The matchup is set: The Golden Knights, the top seed in the Western Conference, will take on the 12th-seeded Chicago Blackhawks in the first round of the official playoffs.
Vegas swept the Western Conference round-robin and the Blackhawks knocked off the No. 5 Oilers in a qualifying series to set up this series.
Here are five things to know about Vegas’ first-round opponent.
The original crew
If you haven’t tuned into many Chicago games since the dynasty days, welcome back. You haven’t missed much. The Blackhawks have struggled since winning the Stanley Cup in 2015, with no playoff series wins and missing the playoffs altogether the past two seasons.
But all the players you remember are still there. Patrick Kane is still a superstar, with 33 goals and 84 points this year. Jonathan Toews is having a career renaissance with 60 points this season. Duncan Keith may not be a Norris-caliber defenseman anymore, but he’s still playing 24 minutes a night on the blue line. Corey Crawford remains the goalie and had a tremendous year behind a porous defense.
Chicago is assimilating younger players into bigger roles as its rebuild progresses, but you’ll still see plenty of old friends you may not have seen since they were raising multiple Cups.
Scary young forwards
Who are those young players? A Calder finalist as Rookie of the Year, a No. 3 overall pick and the player selected right after Connor McDavid and Jack Eichel in the 2015 draft and his old junior teammate.
First up is Dominik Kubalik, who came out of nowhere to score 30 goals, tops among NHL rookies and 17th overall. He had a five-point night in the Game 1 victory against the Oilers in the qualifying round, and is a potent threat on the power-play.
Kubalik may be the Calder finalist, but Kirby Dach might end up as the best player on the team in a few seasons. Dach turned 19 in January, making him the youngest player on either team. He was the third overall pick last summer, and forced the Blackhawks to keep him on the roster with his early-season play. He had three points in three games against Vegas this season, including his first-career goal in his second-career game in October.
Dylan Strome is the forgotten man in a loaded 2015 draft, and after struggling early in his career in Arizona, found new life when he was traded to Chicago. He had 51 points in 58 games after the trade last season, and though he didn’t keep up that pace this year, still managed 38 points in 58 games.
Then there’s Alex DeBrincat, who was behind just Kane, Toews and Kubalik in scoring for the Blackhawks with 45 points this year. He played on the Erie Otters in junior hockey with Strome (and some guy named McDavid), and helps form an enviable core of young forward talent.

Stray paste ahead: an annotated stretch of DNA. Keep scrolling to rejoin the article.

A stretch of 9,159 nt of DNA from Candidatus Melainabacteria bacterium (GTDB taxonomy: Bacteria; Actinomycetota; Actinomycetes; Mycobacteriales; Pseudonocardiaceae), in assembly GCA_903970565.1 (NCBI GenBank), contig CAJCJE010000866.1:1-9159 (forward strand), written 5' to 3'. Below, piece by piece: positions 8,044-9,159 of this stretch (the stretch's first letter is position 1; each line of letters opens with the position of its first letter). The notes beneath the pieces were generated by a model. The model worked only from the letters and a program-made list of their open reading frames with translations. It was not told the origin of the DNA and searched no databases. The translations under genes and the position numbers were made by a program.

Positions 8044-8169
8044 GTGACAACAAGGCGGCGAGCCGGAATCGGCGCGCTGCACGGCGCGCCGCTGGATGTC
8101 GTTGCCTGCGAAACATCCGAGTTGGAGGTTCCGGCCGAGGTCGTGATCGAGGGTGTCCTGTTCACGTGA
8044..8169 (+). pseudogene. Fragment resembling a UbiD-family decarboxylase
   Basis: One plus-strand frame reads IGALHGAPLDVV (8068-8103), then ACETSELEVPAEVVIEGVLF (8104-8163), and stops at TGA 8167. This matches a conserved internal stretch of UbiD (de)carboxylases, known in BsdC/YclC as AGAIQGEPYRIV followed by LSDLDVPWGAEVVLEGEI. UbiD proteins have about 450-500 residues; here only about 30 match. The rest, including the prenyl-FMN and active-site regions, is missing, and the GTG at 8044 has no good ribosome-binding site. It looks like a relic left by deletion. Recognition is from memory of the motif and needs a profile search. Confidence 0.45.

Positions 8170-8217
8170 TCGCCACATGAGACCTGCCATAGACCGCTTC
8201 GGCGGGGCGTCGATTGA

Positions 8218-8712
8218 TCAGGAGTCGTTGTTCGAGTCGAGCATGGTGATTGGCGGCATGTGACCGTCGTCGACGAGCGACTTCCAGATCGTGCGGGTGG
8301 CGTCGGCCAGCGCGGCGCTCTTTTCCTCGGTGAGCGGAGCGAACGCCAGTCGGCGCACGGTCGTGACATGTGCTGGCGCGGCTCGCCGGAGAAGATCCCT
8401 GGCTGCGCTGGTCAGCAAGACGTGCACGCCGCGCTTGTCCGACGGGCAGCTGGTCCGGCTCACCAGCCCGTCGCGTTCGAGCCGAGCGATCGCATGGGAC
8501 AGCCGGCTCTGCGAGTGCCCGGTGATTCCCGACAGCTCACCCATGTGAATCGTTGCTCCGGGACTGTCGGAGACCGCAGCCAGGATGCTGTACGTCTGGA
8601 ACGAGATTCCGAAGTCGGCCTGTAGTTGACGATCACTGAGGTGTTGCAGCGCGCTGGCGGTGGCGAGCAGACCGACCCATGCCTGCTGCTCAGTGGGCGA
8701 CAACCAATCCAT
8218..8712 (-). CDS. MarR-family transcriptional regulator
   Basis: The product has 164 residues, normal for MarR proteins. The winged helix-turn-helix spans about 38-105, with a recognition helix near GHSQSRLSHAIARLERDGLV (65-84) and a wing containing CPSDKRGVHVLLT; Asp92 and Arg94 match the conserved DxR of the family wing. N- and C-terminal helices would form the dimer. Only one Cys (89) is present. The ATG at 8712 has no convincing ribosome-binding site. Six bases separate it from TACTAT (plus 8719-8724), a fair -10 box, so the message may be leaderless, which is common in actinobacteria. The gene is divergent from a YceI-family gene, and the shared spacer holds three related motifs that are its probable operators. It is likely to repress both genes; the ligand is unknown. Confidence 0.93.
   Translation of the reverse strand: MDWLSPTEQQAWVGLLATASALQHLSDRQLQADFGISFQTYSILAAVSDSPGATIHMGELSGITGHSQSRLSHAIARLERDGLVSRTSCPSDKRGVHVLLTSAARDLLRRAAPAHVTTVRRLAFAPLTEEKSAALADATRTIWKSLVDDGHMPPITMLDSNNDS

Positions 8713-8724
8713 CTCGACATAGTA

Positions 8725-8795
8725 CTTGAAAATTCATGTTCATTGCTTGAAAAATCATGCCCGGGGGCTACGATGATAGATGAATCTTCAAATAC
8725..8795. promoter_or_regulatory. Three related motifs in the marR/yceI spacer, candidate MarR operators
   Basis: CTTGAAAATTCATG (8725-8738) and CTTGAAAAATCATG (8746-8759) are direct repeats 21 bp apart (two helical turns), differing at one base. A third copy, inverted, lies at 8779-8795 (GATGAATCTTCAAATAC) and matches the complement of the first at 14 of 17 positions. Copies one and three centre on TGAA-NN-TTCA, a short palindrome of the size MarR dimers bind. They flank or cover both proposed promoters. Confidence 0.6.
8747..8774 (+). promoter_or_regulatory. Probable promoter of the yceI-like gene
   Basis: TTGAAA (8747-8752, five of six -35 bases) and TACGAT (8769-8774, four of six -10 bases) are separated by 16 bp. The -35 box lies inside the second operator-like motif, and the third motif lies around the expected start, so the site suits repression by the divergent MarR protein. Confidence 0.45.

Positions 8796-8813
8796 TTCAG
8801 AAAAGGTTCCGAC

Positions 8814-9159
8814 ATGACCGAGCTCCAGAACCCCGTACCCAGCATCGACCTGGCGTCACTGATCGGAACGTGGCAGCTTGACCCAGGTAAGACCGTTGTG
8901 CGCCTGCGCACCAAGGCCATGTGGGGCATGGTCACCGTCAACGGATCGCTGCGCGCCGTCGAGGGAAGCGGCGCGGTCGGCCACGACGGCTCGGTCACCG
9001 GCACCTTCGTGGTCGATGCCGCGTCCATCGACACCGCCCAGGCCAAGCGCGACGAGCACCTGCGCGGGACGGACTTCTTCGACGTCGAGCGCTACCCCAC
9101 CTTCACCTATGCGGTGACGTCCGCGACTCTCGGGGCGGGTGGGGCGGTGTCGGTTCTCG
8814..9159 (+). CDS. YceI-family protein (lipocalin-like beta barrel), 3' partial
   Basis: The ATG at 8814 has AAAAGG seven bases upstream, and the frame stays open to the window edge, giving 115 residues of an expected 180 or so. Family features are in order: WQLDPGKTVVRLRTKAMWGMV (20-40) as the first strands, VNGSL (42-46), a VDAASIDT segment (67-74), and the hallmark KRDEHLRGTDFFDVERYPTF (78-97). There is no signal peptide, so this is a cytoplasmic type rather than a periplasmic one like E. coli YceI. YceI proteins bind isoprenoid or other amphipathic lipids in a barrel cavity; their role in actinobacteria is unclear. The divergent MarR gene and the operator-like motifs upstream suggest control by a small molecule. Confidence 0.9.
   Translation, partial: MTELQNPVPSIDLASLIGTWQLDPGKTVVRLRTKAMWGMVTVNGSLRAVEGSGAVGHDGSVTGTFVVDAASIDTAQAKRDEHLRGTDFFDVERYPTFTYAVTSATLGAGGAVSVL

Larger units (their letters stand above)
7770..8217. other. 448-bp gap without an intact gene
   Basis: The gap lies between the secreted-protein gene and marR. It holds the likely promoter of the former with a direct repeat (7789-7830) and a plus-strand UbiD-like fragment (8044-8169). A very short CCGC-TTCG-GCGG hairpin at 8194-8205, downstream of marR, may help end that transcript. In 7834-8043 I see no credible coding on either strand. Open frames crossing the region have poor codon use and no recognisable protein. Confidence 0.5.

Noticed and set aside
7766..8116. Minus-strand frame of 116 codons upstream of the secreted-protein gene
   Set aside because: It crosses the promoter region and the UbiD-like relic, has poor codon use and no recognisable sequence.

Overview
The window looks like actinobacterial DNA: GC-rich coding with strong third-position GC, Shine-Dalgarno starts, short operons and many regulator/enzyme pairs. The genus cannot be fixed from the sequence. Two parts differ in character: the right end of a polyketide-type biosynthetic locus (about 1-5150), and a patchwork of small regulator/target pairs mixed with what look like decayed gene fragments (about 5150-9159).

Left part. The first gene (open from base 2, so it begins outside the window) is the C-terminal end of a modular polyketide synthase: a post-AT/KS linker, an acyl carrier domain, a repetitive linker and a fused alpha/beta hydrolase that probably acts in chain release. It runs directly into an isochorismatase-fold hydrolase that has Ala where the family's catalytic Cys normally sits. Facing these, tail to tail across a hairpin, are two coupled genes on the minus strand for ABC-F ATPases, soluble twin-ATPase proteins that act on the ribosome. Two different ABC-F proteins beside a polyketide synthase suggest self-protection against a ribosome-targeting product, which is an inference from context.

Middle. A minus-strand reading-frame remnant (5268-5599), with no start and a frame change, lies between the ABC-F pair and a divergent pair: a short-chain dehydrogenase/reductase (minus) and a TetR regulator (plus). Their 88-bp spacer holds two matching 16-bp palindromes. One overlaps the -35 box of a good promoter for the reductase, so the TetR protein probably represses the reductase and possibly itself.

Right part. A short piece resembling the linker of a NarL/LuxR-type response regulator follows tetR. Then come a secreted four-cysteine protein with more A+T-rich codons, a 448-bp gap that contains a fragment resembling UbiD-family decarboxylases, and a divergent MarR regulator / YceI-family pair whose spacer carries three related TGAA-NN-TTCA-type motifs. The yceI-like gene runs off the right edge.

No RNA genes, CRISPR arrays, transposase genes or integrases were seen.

Not as scary defense
You may have noticed the last section focused on Chicago’s forward group. That’s a positive for the Blackhawks where the defense was not. Keith is still the anchor of that unit, but finding an heir-apparent as the No. 1 defenseman has been a challenge.
The Blackhawks have relied on Connor Murphy, Calvin de Haan and Olli Maatta this season, and the results have been a lot of shots on net. The Blackhawks allowed more shots per game (35.1) than any team in the league and the third-most high-danger chances per game, according to Natural Stat Trick.
In three regular season games, the Golden Knights fired off shot totals of 34, 42 and 37. In their four qualifying games, Chicago allowed more than 34 shots per game. Vegas will have no trouble getting the puck to the net to put a major strain on Chicago’s goalie.
Robin Lehner’s old team
That goalie will most likely be Crawford, but a February trade between these two clubs adds intrigue to that position. They flipped goalies, with Robin Lehner coming to Vegas and Malcolm Subban going to Chicago. Lehner might start, and if anything happens to Crawford, Subban could see the net against his old team.
Lehner was polite Saturday when discussing his old team, but it’s clear he wasn’t happy about how things ended.
Here’s what he said in February after the trade:
“I went to Chicago to help them out and got promises of getting a fair chance to play. I came there with a good mindset, fit into the team. I didn’t play much in the beginning, or middle, beginning of the season, even if I played well, had a good camp. Eventually, I took over and I won — I think I won like nine out of 10, 12 out of 15 — and we walked up one point out of a playoff spot. Then, all of the sudden, I found myself on the bench for no reason. That was tough. Plus, negotiations totally died out.
I thought there was a future there and I did everything to have a future there and I still couldn’t get a future there. So, in the end, the last couple weeks were tough mentally to kind of find the motivation needed.”
It’s extra personal for the goalies, which adds to the excitement of watching these two teams meet in a playoff series.
No. 12 seed
The Blackhawks upset the favored Oilers to reach the playoff round, but remember where Chicago was when the season paused.
The Blackhawks were out of a playoff spot and had just traded one of its goalies and its best offensive defenseman in Erik Gustafsson. They had no expectations for the playoffs, and instead were looking at another draft lottery.
Suddenly they found themselves in a qualifying round and ousted a superior team in the Oilers. Now they take on the Golden Knights, a team without the defensive or goaltending deficiencies that plagued Edmonton, but without the top-end forward talent the Oilers possessed and the Blackhawks overcame.
Anything can happen in the postseason of course, and a Blackhawks victory over the Golden Knights wouldn’t be a blip in the radar of historic upsets. But it would certainly be an upset. The Golden Knights earned the top seed and Chicago squeaked in as a 12 seed. Vegas, which swept the season series with Chicago, will be the heavy favorite in the seven-game series.